As time passes, both our guns and our tastes evolve. Perhaps our shooting styles change a bit, and a gun we were once giddy over has fallen to the back rack of the safe. Maybe it will never come back out except to be sold.
Then again, what if that old favorite got tuned up with a new barrel and scope or even a dashing Cerakote paint job and a better trigger? Sometimes, the firearms of the past seem to lose their luster as new ones are brought to market. But a rare few seem to hold on to a charming and nostalgic following. Today, we are talking about one of those, the Winchester Model 70 chambered in the classically American .30-06 Springfield.
The Model 70
The Winchester Model 70 has been perhaps America’s most prolific bolt-action rifle. Generations of hunters and marksmen have put the various configurations of the Model 70 through countless trials.
The 90-degree bolt action of the Model 70 has been used in too many configurations to mention here. Both long and short actions are made, featuring a bolt shroud with a three-position safety. It also offers a simple and robust trigger that is well known for immaculate breaks.
The Model 70 Target was available in an assortment of calibers, but they had the same features – a high-quality, heavy-profile barrel and a wide and flat-bottomed walnut stock. The rifle also came drilled and tapped for a variety of sighting options. You could either mount an optic, like the Unertl scopes that were often seen on these rifles in the past, or aperture sights that were mounted to the receiver and muzzle. The military version of the rifle used by legendary shooters like Marine sniper Carlos “White Feather” Hathcock was very similar in construction, using a more streamlined and less obtrusive stock.
The box this rifle comes in instantly speaks to its vintage, with old print and packaging from days long gone. I pulled the rifle out of the box and inspected every inch of it. Despite its obvious age, the rifle was in immaculate condition. The barrel was stamped with all the Winchester information, as well as the caliber marking .30-06 Springfield. I would find it odd for it to be genuinely unfired, but it certainly could be. The walnut stock, while not anything particularly handsome, was of obvious quality wood. The finish still maintains its factory shine, and the conspicuous well-coated metal reminded me of the good ol’ days when things were made better. I ran the bolt a few times to experience that familiar Model 70 feel. Even the trigger felt smooth and broke clean as I’ve come to expect from the Model 70s of the past. I was excited to see what this old rifle could do, but I set out to do it my way.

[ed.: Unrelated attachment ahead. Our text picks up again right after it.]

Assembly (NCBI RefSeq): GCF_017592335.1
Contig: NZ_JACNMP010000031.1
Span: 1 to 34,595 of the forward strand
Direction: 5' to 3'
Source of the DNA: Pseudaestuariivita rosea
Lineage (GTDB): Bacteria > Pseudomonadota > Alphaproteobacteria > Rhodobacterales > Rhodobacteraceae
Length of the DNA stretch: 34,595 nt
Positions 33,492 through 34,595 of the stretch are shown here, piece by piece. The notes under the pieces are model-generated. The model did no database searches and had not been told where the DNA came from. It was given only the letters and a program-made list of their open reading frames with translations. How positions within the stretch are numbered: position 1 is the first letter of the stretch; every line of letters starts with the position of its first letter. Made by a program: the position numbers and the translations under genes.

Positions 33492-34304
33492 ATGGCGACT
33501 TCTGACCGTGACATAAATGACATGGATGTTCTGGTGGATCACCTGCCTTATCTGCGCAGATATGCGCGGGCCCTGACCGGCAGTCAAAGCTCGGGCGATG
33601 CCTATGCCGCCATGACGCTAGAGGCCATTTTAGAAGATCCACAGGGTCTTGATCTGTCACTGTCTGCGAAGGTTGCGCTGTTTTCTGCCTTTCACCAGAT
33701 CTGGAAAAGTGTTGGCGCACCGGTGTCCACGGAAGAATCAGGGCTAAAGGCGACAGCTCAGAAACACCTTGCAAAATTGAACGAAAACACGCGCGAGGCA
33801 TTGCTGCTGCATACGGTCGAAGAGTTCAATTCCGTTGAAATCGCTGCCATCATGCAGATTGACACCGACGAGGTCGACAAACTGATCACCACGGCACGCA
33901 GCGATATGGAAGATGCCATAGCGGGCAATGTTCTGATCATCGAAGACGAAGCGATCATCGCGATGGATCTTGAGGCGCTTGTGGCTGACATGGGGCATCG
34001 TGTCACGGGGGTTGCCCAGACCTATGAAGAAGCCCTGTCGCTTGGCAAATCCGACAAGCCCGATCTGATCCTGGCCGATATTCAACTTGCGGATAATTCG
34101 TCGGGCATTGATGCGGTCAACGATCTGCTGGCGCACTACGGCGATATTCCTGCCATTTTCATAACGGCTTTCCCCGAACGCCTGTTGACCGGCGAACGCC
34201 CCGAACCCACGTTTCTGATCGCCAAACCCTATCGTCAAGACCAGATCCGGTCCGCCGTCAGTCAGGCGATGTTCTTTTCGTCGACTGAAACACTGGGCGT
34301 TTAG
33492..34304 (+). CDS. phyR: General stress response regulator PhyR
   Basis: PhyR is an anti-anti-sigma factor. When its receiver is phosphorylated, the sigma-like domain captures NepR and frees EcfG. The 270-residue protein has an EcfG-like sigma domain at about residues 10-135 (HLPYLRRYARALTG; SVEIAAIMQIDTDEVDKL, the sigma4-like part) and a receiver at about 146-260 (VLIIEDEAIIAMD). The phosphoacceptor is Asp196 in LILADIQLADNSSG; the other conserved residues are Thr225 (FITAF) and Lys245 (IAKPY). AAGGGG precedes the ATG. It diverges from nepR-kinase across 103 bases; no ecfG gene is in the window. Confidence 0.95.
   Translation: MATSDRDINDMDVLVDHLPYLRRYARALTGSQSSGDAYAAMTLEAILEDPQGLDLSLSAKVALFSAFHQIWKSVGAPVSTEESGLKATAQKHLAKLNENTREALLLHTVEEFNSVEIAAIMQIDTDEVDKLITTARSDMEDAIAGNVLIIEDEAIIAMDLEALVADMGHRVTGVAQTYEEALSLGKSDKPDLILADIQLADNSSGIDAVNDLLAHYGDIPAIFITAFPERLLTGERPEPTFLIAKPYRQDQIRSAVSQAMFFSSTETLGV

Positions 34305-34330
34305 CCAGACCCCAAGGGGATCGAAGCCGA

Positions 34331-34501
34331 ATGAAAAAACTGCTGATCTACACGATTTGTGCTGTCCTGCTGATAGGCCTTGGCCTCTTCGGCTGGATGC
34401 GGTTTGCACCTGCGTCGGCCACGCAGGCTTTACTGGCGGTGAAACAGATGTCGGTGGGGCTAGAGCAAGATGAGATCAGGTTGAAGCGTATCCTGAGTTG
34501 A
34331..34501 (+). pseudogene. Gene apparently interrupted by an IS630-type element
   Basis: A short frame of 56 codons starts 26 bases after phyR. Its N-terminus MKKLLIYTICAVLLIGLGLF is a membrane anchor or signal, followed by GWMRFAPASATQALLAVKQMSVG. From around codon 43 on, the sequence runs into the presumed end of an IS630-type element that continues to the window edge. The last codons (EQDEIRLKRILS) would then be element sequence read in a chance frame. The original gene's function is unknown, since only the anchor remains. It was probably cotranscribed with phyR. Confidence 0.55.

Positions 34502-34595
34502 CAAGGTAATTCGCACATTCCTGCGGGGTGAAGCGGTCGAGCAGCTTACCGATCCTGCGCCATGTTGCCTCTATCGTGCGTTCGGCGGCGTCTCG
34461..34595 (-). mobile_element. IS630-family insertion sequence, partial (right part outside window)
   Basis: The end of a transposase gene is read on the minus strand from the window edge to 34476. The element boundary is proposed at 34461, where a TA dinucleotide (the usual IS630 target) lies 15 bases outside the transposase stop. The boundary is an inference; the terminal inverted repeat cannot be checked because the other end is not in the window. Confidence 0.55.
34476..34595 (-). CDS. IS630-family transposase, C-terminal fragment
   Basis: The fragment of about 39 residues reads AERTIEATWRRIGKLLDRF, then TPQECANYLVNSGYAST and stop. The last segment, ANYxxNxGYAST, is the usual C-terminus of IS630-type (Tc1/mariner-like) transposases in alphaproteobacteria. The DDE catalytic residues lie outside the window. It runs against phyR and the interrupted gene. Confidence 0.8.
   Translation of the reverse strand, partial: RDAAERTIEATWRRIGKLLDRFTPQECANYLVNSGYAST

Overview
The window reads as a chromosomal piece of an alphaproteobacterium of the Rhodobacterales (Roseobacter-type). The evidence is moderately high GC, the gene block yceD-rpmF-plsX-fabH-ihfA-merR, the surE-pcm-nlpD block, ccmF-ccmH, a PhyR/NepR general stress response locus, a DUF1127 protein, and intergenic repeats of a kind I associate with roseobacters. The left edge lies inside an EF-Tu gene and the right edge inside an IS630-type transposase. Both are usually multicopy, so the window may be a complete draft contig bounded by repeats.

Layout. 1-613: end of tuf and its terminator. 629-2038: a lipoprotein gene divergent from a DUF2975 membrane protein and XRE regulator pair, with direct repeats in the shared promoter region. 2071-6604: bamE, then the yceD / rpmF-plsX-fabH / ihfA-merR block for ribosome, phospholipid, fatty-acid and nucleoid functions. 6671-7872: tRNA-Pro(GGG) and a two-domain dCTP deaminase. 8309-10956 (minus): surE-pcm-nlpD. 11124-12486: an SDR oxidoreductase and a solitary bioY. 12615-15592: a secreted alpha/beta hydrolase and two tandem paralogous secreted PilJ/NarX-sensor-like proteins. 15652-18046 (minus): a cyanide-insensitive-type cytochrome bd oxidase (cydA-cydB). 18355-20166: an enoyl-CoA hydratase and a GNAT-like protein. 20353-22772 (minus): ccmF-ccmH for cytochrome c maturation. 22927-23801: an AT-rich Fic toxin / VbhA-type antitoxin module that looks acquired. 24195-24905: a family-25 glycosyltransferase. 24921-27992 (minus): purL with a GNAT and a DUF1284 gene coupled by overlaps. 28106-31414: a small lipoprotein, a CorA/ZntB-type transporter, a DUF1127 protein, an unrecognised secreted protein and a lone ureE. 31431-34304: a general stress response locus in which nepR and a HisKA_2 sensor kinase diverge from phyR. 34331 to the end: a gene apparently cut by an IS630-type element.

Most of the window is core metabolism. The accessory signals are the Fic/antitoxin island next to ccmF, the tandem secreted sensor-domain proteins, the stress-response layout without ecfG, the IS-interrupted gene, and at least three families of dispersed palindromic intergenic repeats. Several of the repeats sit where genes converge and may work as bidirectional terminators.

Since I obviously didn’t have access to one of the Unertl scopes, I installed a set of scope bases to the receiver so I could mount one of my standby rifle scopes. Once the bases were installed, I put a Nikon 4-16x50 rifle scope mounted in Warne rings onto the receiver, taking care to avoid the obstruction of the factory scope mount on the rear of the barrel. I also rigged up a Pic rail to the front of the stock so I could use a bipod for supported shooting.
All that was left was to find ammunition to feed the rifle. I had a box or two of some Remington factory ammunition, which would certainly work. But I wanted to see if this rifle would shoot like a target rifle should. For that, I would need some match-grade ammo. I turned to my loading bench. I still have my father’s old Speer loading manual from back in the late 60s. I figured the load data from the same era as the rifle itself would be a good starting point. I loaded up some Sierra 175-grain Tipped Match Kings and some Hornady 178-grain ELDM bullets, using a pretty standard load for the time.
To the Range
I set a target at 100 yards. After some quick field bore sighting of the scope, I set to zeroing the rifle. After a few sighters, I was in business. I am used to shooting heavier guns and often in much smaller calibers. So, the recoil of this rifle was a little more than I normally experience, but that just reminded me to focus on the fundamentals. In no time at all, the Model 70 and I were working in harmony.
The rifle seemed to like both of my match loads, though there may have been a slightly better pattern using the Hornady bullets. I think this rifle is easily capable of half-MOA accuracy when rifle, ammo, and shooter are inline. I also stretched the rifle out a bit just to see what kind of range it was comfortable with.
Shooting at 400, 500, and 600 yards was easy. However, it was quite apparent that the large and slow bullets were affected by the distance much more than today’s typical match cartridge and bullet combinations. But that was fine by me, I actually quite enjoyed the nostalgic trip with this old rifle.
Everything functioned flawlessly for my range trip, as I would expect from an old hand like the Model 70. It offered smooth feeding and ejection with a very crisp and clean trigger, and it was every bit the accurate sharpshooter I expected it to be.
Time Tested Results
A typical group from the Model 70 Target using standard hunting ammo was about 1 inch for three shots. But when shooting better bullets that were handloaded to fit the rifle, it would easily print 1/2-inch groups. I imagine it’s possible you could do even better with further load development and some additional practice at the range. I was very pleased with the rifle’s performance. It felt good to use this piece of American history.
If you are looking for a specific piece of nostalgic target shooting equipment, or if you are just looking for a great rifle to enjoy on the range, this old Winchester would certainly fit the bill. There are still quite a few of these rifles out there today. So if you’d like to feel the quality of traditional American manufacturing, don’t hesitate to snatch one of these beauties up when you get the chance.